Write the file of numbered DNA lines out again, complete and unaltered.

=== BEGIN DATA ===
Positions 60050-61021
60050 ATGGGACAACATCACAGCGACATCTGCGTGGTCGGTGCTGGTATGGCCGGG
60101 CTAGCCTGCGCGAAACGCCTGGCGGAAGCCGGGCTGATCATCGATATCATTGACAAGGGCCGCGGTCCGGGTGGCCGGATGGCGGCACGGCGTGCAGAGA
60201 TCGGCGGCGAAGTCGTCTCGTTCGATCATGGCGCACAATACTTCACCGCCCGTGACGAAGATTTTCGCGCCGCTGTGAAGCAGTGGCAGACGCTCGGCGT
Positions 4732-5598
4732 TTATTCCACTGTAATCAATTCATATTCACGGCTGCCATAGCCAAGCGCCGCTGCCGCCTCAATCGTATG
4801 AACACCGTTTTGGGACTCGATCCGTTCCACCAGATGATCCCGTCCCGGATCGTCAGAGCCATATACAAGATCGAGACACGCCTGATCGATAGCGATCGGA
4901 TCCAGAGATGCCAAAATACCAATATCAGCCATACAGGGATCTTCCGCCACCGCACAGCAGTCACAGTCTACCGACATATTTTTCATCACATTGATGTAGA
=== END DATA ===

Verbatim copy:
Positions 60050-61021
60050 ATGGGACAACATCACAGCGACATCTGCGTGGTCGGTGCTGGTATGGCCGGG
60101 CTAGCCTGCGCGAAACGCCTGGCGGAAGCCGGGCTGATCATCGATATCATTGACAAGGGCCGCGGTCCGGGTGGCCGGATGGCGGCACGGCGTGCAGAGA
60201 TCGGCGGCGAAGTCGTCTCGTTCGATCATGGCGCACAATACTTCACCGCCCGTGACGAAGATTTTCGCGCCGCTGTGAAGCAGTGGCAGACGCTCGGCGT
Positions 4732-5598
4732 TTATTCCACTGTAATCAATTCATATTCACGGCTGCCATAGCCAAGCGCCGCTGCCGCCTCAATCGTATG
4801 AACACCGTTTTGGGACTCGATCCGTTCCACCAGATGATCCCGTCCCGGATCGTCAGAGCCATATACAAGATCGAGACACGCCTGATCGATAGCGATCGGA
4901 TCCAGAGATGCCAAAATACCAATATCAGCCATACAGGGATCTTCCGCCACCGCACAGCAGTCACAGTCTACCGACATATTTTTCATCACATTGATGTAGA